Half the sky, sunlit cerulean. Ashen clouds softening the remainder. Skylar throws rocks. In his hands they break the skin. From under the skin, the dirt seeps in. Through the blood, the dirt flows. From the veins, it meets the heart and also his brain.
Hospital tiles are dirtier than they want him to know. His feet dangle above the grimy floors. Phlebotomists can’t stick the needle in just once. They gossip: “hard stick.” Skylar’s veins were worms hiding safely, fearing greatly the sharp beaks of the needles.
The needle presses long before it pierces him, his skin slowly rising around the syringe. He doesn’t dare look. Echos of blood slurping into the barrel is all the information he needs. Wafts of rubbing alcohol and new plastics invade his lungs, assaults his tongue. He counts seconds, hundreds of them. Nurses’ voices bounce off the labyrinth of walls and down the halls. He hears only the last syllables, and the last word. “Positive.”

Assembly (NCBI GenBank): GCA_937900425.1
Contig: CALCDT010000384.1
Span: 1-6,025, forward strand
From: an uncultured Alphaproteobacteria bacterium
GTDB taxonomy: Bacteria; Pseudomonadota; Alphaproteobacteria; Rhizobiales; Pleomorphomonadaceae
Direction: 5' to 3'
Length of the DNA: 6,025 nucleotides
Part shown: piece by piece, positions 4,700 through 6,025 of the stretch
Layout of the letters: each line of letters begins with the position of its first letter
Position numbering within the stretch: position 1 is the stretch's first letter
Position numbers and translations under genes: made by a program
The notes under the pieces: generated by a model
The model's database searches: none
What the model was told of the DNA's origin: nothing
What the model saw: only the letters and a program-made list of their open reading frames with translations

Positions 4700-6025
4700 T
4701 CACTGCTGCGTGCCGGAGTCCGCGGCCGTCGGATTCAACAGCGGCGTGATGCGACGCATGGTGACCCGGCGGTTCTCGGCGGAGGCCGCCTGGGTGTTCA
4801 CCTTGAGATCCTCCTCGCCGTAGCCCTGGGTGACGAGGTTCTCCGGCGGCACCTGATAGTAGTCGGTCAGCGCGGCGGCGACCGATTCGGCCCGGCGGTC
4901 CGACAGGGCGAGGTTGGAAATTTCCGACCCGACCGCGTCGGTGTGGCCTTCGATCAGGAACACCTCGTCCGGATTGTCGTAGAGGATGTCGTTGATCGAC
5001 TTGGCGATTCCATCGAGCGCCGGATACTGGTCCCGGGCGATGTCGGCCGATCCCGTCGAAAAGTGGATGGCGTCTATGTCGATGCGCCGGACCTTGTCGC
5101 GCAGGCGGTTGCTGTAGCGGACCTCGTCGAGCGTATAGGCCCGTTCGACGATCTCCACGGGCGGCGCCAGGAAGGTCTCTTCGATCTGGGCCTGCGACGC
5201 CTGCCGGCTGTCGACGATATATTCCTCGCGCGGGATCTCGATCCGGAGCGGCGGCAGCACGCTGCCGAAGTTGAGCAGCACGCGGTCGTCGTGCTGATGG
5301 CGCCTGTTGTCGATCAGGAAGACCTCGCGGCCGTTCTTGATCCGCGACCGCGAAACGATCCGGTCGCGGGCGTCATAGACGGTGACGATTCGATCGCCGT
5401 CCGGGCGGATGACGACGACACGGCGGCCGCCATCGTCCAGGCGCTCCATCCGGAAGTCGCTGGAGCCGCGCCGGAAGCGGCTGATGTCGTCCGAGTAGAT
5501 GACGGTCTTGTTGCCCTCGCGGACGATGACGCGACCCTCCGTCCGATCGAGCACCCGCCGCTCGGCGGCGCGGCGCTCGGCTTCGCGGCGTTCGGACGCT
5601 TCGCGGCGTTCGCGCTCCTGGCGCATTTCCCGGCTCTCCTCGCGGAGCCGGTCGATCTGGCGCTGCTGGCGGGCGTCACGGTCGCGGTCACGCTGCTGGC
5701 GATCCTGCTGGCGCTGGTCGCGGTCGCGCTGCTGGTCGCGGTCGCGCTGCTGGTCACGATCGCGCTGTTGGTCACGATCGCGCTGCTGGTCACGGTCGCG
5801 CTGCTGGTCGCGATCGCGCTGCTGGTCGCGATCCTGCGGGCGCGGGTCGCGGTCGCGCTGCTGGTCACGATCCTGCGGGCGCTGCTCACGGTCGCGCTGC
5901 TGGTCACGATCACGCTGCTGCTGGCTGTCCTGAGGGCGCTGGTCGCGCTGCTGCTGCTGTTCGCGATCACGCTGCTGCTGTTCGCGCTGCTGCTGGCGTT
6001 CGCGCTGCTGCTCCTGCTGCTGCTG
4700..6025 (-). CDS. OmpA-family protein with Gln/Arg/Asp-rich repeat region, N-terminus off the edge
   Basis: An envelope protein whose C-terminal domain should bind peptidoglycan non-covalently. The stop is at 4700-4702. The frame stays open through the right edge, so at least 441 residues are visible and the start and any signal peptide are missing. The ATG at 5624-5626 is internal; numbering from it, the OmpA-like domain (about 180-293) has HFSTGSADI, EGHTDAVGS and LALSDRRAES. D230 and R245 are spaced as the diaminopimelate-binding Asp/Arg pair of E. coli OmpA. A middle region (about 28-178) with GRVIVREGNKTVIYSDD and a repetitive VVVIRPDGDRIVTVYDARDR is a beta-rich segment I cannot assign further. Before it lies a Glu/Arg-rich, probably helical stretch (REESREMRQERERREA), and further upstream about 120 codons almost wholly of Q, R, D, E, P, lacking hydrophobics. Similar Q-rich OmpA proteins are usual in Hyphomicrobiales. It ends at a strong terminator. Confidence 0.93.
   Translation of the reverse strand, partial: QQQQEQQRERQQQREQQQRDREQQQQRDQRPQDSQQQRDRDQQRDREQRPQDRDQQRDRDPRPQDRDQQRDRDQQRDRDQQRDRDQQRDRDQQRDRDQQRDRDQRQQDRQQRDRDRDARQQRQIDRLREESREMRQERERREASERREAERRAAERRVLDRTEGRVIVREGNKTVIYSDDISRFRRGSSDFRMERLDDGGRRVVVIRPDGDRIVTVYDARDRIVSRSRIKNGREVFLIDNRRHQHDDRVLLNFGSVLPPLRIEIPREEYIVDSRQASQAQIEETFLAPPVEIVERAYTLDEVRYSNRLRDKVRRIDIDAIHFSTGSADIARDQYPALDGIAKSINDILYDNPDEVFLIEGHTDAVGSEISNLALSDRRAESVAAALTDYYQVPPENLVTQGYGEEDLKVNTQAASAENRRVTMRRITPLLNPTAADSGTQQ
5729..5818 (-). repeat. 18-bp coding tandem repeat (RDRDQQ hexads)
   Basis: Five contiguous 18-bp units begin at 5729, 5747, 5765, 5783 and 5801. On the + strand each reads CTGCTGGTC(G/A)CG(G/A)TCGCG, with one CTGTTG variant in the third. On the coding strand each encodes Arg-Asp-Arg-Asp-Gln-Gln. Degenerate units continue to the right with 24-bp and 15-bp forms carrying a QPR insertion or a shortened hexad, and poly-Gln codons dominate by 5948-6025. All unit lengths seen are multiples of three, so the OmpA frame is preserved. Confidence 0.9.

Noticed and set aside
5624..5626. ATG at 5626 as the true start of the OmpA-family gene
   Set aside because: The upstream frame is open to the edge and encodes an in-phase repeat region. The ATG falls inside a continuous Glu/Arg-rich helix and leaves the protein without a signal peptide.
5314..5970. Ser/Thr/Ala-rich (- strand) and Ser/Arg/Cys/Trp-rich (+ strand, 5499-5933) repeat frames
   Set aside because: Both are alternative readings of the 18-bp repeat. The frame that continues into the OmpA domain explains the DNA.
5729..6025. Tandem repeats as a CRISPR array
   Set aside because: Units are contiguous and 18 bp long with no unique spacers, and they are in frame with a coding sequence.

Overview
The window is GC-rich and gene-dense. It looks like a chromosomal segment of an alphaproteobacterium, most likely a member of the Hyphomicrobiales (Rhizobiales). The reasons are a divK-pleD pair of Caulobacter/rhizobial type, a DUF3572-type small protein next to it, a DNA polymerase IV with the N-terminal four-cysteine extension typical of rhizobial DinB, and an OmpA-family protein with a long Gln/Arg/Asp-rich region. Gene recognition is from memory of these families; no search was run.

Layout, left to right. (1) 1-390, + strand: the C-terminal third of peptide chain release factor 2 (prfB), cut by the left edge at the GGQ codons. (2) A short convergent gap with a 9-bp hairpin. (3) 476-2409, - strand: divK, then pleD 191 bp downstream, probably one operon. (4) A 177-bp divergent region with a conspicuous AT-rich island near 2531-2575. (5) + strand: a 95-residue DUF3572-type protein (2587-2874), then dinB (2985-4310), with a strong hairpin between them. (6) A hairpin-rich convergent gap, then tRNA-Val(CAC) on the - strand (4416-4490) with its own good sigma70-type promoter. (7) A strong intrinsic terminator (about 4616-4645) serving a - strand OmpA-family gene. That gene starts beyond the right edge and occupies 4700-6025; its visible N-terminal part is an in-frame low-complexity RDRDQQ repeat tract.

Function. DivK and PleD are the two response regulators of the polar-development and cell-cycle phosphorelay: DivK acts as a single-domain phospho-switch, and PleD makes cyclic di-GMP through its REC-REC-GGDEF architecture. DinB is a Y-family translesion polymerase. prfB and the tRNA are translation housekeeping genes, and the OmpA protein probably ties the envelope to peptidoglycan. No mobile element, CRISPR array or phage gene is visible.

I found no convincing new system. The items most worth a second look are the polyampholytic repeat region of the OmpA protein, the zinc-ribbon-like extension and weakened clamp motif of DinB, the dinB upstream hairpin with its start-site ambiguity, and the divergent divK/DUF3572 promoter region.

He is left with arrays of old needle points on his arm and the rising bruise.
Straining his ears, phlebotomists mumble apologies.
He doesn’t tell his girlfriend the news. He coughs a lot. Skylar can’t hide health. He tries. Sarah stops asking, turns on her side in bed. He does not press, but wants to.
They don’t speak. They talk over dinner. Neighbors hear yelling.
Half the sky, sunlit orange. The sun, running away. Sarah follows suit. Her jacket, forgotten on the lawn where boxes of her things sat earlier. Her car, driving away.
Skylar smokes heavily again.